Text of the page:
Is Surgery as a Treatment for Obesity really a Painless Way to Weight Loss? by yudy91

VIEWS: 14 PAGES: 2

									Is Surgery as a Treatment for Obesity really a Painless Way to Weight Loss?


Most people have heard of how being obese can be bad for the heart. People don't tend to take it very
seriously when it’s their heart though. The heart happens to be a very resilient organ that can go on
against immense odds until the day it exhausts every trick in its book and just stops. People tend to take
advantage of this quality that the heart has and ignore any signs. One sign that can be difficult to ignore
though is a loss of vision. That's right, obesity is a disease that can cause pressure to build up in the skull.
So much so, the pressure can cause unpredictable behavior in the optic nerves.



When something like this happens and you know that you’ve run out of time and options, often,
bariatric surgery is the only way forward. This is a kind of treatment for obesity where doctors operate
on a person and make the stomach smaller so that one just can’t eat much. Bariatric surgery can
produce some dramatic results and is especially popular among teenagers who are morbidly obese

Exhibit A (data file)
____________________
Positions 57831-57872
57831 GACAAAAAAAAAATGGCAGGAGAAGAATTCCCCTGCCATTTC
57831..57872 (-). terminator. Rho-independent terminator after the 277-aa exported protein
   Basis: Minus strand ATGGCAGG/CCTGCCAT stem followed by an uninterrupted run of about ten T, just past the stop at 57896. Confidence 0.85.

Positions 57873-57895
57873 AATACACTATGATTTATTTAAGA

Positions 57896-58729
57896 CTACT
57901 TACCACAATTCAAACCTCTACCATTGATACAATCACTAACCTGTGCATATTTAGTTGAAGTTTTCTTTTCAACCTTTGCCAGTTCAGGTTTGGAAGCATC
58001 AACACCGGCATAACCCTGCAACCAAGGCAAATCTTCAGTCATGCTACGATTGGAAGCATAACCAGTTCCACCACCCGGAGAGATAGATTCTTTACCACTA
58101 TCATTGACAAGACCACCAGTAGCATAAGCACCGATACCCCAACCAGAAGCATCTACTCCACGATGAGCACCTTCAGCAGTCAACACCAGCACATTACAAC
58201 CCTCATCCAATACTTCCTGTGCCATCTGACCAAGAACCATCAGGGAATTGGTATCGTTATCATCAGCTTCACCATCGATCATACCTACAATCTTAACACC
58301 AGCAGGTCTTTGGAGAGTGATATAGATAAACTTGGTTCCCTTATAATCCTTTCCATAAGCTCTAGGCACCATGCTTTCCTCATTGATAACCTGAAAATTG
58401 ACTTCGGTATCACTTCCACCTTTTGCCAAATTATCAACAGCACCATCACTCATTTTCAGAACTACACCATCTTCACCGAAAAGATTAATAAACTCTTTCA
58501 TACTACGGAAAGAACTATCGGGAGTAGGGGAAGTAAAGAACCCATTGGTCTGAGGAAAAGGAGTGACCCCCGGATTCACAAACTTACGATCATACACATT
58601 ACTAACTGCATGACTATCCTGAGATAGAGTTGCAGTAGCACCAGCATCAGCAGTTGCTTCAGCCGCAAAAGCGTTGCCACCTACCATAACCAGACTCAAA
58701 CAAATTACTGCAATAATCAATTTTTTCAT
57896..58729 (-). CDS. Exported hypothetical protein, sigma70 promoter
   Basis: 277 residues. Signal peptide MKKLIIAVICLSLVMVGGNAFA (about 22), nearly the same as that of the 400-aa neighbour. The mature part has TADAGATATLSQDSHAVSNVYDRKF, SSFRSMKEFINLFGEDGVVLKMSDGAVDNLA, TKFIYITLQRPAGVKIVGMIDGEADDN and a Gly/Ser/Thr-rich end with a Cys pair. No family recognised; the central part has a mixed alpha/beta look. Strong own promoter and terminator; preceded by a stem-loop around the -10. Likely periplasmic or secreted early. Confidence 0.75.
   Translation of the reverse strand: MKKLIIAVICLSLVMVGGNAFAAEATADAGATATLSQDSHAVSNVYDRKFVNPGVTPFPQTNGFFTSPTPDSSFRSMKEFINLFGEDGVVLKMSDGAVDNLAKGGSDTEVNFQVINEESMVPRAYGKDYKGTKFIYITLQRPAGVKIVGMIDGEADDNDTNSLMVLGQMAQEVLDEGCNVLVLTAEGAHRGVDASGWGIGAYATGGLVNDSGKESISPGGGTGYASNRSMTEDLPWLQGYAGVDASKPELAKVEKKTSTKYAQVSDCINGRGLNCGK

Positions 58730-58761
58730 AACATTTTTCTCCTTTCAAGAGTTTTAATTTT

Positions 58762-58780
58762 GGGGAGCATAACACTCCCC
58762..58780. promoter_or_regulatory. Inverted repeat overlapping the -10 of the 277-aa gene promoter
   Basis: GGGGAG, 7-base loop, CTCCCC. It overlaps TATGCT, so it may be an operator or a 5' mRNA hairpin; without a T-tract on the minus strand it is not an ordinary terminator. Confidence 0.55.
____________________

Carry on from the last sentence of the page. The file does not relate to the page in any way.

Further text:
(although about 100 times as many adults have it done each year than teenagers).



Still, there's an unfortunate perception that people have about this kind of treatment for obesity; they
believe that it's an easy pushbutton way out of their problems. They sometimes think of it as they would
a nose job or liposuction. It's supposed to be a fun way to look better. According to doctors, nothing
could be farther from the truth. Bariatric surgery, while it is a safe procedure, certainly comes with its
attendant risks. Teenagers who approach doctors for obesity surgery are usually given extensive
counseling to see if there any lifestyle changes that they could take up for better results.



Before they accept a patient for surgical treatment for obesity, doctors will usually require them to show
their commitment for weight loss by losing a little weight on their own first. They will then ask them if
they can stay committed to a life of healthy food and exercise once the surgery is over with. Sometimes,
teens who are desperate for surgery (because they believe it's a magic fix for their problem), just nod
along to everything to be able to get their surgery done. They typically come by very modest gains.



Doctors require that any team applying for surgical treatment for obesity be mentally and physically
mature. The teen in question typically has to be well past puberty and done growing. A pre-puberty teen
who isn’t done growing, if he is given this kind of treatment for obesity can quickly come by some kind
of vitamin deficiency that could cause all kinds of developmental problems. And a child needs to the
psychologically mature that he might meaningfully make a commitment to a healthy lifestyle. A
recipient of bariatric surgery has to be thoroughly committed to eating very wholesome food to make
up for the fact that his stomach is now smaller. He could otherwise come down with dehydration and
malnutrition.



As you can see, surgery can be a thoroughly difficult option to take. And no one should take it lightly.

								
To top